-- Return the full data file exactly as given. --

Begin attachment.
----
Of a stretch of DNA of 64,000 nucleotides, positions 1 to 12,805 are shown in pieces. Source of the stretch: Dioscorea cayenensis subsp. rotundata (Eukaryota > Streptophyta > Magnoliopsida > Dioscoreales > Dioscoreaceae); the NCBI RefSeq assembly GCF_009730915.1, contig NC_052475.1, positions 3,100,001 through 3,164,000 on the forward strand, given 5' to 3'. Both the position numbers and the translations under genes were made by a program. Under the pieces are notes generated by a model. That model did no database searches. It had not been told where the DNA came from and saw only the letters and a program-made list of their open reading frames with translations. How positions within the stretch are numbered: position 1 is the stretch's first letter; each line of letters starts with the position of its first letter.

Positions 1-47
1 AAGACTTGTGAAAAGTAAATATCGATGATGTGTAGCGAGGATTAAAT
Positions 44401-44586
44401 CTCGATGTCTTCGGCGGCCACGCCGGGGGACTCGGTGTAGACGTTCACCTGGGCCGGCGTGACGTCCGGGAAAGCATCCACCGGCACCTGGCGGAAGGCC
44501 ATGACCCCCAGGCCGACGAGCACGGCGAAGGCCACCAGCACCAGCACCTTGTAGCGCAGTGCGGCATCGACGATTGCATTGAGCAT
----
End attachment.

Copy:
Of a stretch of DNA of 64,000 nucleotides, positions 1 to 12,805 are shown in pieces. Source of the stretch: Dioscorea cayenensis subsp. rotundata (Eukaryota > Streptophyta > Magnoliopsida > Dioscoreales > Dioscoreaceae); the NCBI RefSeq assembly GCF_009730915.1, contig NC_052475.1, positions 3,100,001 through 3,164,000 on the forward strand, given 5' to 3'. Both the position numbers and the translations under genes were made by a program. Under the pieces are notes generated by a model. That model did no database searches. It had not been told where the DNA came from and saw only the letters and a program-made list of their open reading frames with translations. How positions within the stretch are numbered: position 1 is the stretch's first letter; each line of letters starts with the position of its first letter.

Positions 1-47
1 AAGACTTGTGAAAAGTAAATATCGATGATGTGTAGCGAGGATTAAAT
Positions 44401-44586
44401 CTCGATGTCTTCGGCGGCCACGCCGGGGGACTCGGTGTAGACGTTCACCTGGGCCGGCGTGACGTCCGGGAAAGCATCCACCGGCACCTGGCGGAAGGCC
44501 ATGACCCCCAGGCCGACGAGCACGGCGAAGGCCACCAGCACCAGCACCTTGTAGCGCAGTGCGGCATCGACGATTGCATTGAGCAT